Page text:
NATIONAL HIGHWAY BRIDGE RECONSTRUCTION AND INSPECTION ACT OF 2008 -- (House of Representatives - July 23, 2008)
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Mr. HOLT. Madam Chairman, I rise today in support of H.R. 3999, the National Bridge Construction Act.
When the National Highway System was created in 1955, President Eisenhower said ``Our unity as a nation is sustained by the free communication of thought and by the easy transportation of goods ..... [T]ogether the unifying forces of our communication and transportation systems are dynamic elements in the very name we bear-United States.''
However, since the creation of the Interstate Highway System in the 1950s, the Federal Government has failed to fulfill its commitment to maintain our Nation's infrastructure. Conditions on America's surface transportation systems--our roads, bridges and highways, our passenger and freight rail facilities, our public transit networks--are deteriorating. The physical infrastructure itself is showing the signs of age. In almost all cases, the operational efficiency of our key transportation assets is slipping.
The catastrophic collapse of the I-35W bridge in Minnesota last year was a reminder that a lack of funding for proper maintenance of our bridges and roadways is more than an inconvenience, it can be deadly. The legislation before us today would provide a short term solution to this problem by increasing funding for bridge construction over the next fiscal year by $1 billion. H.R. 3999 would also require the Department of Transportation to create a better system for inspecting our bridges so they can ensure their safety. It would also ensure that the bridges most in need of repairs are given the funding necessary for safety retrofits.
In my home State of New Jersey there are over 6,000 bridges, nearly a third of which the Department of Transportation has determined either structurally deficient or functionally obsolete, including 12 in my central New Jersey district. This legislation would provide the State of New Jersey with over $42 million in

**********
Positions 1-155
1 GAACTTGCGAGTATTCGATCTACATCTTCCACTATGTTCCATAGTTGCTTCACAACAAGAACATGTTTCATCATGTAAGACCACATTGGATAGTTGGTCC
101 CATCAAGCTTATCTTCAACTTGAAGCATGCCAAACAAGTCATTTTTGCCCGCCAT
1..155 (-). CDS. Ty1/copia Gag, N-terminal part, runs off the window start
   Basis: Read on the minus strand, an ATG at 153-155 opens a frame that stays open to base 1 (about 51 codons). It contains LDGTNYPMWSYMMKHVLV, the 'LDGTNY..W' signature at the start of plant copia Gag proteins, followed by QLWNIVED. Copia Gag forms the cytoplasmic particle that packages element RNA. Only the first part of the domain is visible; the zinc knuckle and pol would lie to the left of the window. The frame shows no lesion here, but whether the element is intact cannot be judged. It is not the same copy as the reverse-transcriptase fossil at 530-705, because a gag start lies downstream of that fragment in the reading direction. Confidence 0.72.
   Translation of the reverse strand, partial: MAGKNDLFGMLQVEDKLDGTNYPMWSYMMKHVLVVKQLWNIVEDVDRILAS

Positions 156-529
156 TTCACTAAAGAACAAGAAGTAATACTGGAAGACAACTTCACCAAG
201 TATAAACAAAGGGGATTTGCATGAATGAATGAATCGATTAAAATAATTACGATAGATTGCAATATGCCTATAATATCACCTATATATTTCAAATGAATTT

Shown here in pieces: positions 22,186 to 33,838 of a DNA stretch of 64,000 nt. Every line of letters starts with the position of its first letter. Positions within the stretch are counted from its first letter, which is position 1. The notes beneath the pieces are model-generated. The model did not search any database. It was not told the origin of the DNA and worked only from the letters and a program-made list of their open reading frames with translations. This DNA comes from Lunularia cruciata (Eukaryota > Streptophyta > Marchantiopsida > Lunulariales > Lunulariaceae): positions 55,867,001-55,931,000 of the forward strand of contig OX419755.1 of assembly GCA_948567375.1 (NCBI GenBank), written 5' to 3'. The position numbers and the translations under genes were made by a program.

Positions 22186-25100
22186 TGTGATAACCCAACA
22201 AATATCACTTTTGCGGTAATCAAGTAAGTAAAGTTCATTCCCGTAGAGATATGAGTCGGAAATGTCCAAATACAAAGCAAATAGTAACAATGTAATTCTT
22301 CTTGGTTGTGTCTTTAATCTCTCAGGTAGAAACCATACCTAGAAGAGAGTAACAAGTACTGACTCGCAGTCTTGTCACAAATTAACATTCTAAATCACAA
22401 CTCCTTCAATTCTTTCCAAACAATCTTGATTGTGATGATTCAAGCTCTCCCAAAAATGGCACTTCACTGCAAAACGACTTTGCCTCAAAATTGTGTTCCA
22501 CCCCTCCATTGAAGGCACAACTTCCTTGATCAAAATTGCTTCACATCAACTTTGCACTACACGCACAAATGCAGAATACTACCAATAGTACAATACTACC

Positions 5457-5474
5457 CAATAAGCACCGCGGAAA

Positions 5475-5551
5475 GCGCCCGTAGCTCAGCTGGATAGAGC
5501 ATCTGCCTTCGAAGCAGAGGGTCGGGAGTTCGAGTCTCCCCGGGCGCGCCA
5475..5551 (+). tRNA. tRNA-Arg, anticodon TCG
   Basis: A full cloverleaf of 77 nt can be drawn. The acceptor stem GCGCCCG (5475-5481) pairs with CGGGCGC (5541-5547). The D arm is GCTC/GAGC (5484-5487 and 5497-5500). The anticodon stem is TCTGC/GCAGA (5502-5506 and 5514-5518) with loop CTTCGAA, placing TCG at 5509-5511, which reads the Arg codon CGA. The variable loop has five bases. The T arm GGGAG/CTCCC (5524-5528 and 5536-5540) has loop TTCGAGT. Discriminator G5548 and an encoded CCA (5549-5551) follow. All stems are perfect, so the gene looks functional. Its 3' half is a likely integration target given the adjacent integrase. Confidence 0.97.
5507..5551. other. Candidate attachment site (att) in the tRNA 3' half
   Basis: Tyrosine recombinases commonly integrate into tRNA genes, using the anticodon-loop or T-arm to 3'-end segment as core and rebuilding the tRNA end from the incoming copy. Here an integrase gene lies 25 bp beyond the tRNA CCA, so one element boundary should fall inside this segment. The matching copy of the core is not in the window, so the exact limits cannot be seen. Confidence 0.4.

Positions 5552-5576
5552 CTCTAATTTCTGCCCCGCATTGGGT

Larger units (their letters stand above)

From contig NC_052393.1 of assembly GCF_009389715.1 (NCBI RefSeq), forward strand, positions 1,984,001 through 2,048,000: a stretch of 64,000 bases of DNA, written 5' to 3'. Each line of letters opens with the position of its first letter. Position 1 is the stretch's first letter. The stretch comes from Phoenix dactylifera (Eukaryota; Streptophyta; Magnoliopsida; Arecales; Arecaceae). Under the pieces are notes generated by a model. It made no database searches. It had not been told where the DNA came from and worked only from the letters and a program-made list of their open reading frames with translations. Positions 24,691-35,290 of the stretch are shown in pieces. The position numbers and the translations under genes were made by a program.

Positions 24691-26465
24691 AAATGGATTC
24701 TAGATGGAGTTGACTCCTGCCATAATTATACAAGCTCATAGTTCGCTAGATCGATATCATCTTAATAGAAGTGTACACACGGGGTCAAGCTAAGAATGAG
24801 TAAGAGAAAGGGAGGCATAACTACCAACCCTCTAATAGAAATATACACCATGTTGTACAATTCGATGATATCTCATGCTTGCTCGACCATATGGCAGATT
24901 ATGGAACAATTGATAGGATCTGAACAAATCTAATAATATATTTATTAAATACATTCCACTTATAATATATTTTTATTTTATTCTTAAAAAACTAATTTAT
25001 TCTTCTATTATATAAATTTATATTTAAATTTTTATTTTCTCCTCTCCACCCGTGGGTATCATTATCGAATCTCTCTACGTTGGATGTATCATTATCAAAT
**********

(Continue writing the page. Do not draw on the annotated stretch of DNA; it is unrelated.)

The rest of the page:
much needed grants for rebuilding these bridges, and I urge my colleagues to support it.
Unfortunately, this funding is little more than a drop in the bucket when considering our long term transportation needs. Our transportation programs are drastically underfunded and require immediate attention in order to be corrected. Today the House of Representatives will consider emergency legislation that would authorize the transfer of $8 billion to the highway trust fund which is expected to experience a $14 billion shortfall in Fiscal Year 2009. However, this is still not enough.
When we passed the Safe, Accountable, Flexible, Efficient Transportation Equity Act: A Legacy For Users (SAFETEA-LU) back in 2005, we authorized the National Surface Transportation Policy and Revenue Study Commission to undertake a thorough review of the state of our national transportation system. This study found that we would need to invest $225 billion annually over the next 50 years in order to ensure that our transportation infrastructure is in a good state of repair. I look forward to working with my colleagues on both sides of the aisle to address our pressing transportation needs.
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